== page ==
-- Timothy Egan, ”Deadbeat on the Range," The New York Times, April 18, 2014, about the recent Bundy ranch confrontation that has brought out the worst in the reactionary right.

Posted at 10:04 AM on Apr 18, 2014 in category Quote of the Day
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Thursday April 17, 2014

God's Not Dead? Goody

The shot below is one of the IMDb.com pics of one of the stars of the godawful film “God's Not Dead”:

God's Not Dead? Goody

Apparently I wasn't the only one to have problems with the movie. The message boards at IMDb.com are full of complaints from Christians. “It's bad and I'm sorry,” reads one. Yet the Breitbarts of the world still push the film for political reasons. Shame. $42.8 million and counting. Although “Heaven Is For Real,” which opened yesterday, and also looks godawful, will probably cut into that. Well, you cannot serve both God and money. Someone said that once.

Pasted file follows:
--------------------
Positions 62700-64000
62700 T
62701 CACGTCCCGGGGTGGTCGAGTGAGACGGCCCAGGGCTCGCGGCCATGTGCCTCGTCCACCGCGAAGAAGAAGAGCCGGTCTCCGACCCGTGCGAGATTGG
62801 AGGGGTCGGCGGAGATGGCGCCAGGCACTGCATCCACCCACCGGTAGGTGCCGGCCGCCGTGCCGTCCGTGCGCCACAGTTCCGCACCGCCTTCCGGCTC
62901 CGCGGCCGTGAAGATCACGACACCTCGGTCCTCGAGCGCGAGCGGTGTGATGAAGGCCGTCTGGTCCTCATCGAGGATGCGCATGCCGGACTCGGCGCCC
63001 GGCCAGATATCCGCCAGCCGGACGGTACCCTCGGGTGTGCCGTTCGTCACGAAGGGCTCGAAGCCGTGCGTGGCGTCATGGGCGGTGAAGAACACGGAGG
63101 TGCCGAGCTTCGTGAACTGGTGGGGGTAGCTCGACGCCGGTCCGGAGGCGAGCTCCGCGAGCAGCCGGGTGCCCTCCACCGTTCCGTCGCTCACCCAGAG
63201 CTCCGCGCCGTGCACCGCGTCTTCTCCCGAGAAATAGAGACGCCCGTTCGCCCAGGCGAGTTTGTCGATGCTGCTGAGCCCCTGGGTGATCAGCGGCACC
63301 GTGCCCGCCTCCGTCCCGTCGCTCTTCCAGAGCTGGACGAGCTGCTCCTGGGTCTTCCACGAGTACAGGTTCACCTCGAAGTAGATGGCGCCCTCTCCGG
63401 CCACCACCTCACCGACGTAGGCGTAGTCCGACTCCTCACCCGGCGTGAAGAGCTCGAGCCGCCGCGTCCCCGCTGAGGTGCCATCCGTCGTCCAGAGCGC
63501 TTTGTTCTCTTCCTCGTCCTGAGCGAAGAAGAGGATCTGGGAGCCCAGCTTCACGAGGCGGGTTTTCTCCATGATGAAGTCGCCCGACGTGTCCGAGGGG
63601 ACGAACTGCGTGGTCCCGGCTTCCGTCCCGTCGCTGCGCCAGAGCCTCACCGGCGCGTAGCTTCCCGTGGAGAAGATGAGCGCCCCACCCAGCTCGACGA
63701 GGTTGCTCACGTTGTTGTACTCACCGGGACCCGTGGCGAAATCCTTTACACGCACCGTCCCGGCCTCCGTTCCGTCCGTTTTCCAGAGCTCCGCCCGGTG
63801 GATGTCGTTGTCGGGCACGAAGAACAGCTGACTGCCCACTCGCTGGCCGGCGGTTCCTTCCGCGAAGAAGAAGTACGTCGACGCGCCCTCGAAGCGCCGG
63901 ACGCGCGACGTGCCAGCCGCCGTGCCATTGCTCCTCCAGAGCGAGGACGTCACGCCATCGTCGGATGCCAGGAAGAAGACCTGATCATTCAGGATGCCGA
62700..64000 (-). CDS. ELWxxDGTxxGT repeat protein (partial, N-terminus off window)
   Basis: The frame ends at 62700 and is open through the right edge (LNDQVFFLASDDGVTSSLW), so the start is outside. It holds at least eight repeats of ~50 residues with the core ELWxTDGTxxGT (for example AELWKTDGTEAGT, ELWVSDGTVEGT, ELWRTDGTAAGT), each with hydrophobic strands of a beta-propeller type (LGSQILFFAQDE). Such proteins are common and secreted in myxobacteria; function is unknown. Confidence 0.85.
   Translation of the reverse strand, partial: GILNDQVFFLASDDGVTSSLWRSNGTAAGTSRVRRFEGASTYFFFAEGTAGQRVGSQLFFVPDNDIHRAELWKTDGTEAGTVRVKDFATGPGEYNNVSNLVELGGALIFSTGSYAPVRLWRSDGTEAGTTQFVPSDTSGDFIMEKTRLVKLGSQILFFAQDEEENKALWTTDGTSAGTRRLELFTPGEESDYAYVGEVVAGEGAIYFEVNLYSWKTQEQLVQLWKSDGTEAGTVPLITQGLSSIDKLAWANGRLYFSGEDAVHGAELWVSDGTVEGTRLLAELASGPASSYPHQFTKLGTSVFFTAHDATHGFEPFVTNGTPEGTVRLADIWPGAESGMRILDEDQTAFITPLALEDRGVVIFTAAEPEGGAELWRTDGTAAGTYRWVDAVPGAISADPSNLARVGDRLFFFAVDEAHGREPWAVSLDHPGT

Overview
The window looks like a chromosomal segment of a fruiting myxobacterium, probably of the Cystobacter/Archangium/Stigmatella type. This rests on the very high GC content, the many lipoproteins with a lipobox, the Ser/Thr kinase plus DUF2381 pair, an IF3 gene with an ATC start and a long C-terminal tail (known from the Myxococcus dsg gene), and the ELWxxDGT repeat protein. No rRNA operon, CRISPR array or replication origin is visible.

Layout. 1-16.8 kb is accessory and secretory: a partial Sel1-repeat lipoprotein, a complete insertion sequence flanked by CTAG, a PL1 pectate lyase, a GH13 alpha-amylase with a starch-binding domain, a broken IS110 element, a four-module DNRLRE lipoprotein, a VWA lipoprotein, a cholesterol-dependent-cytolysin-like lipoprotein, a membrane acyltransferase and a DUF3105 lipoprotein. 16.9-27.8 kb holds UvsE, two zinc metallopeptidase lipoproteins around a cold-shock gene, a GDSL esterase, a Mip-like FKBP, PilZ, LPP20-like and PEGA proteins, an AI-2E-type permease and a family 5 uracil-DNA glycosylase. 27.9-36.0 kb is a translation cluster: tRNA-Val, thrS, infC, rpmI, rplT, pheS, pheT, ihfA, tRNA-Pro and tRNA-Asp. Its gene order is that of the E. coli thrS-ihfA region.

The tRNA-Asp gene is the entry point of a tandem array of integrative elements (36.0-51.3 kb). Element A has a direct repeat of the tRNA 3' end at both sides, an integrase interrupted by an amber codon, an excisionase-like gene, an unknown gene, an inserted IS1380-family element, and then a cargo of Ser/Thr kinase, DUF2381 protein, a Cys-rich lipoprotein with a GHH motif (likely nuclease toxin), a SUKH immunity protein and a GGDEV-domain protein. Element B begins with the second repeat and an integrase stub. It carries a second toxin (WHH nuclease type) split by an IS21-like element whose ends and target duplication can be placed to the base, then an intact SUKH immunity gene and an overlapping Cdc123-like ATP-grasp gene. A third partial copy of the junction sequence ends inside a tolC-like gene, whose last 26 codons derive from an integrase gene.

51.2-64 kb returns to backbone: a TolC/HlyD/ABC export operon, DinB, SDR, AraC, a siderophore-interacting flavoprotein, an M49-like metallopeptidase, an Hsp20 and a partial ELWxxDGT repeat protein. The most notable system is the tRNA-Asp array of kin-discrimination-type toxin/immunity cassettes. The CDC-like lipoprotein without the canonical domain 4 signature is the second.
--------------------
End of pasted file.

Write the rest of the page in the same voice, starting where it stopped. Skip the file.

Posted at 03:04 PM on Apr 17, 2014 in category Movies
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Movie Review: Finding Vivian Maier (2014)

WARNING: SPOILERS

“Finding Vivian Maier” is the “Searching for Sugar Man” of photography. It’s about the artist who is discovered after the career or the life. It’s about resurrection and redemption: finally coming into the light after years in the neglected dark.

Both movies are also mysteries.

The mystery of “Sugarman” is this: How did the singer/songwriter Rodriguez die in the early 1970s and why was he huge in South Africa and unknown in his native U.S.? The answers to these questions are intriguing. The mystery of “Vivian Maier” is this: Who was Vivian Maier, and why was she content to take tens of thousands of beautiful photographs and never show them to anyone?

The answers to these questions are less than satisfying.

Not a nice person
You know whose name I was surprised I didn’t hear during “Finding Vivian Maier”? Franz Kafka’s.

Kafka, private and reclusive, published only a few things in his lifetime but had written much, much more. On his deathbed, he instructed his friend Max Brod to burn the rest. Brod didn’t. Finding Vivian MaierHe published. The rest is literary history.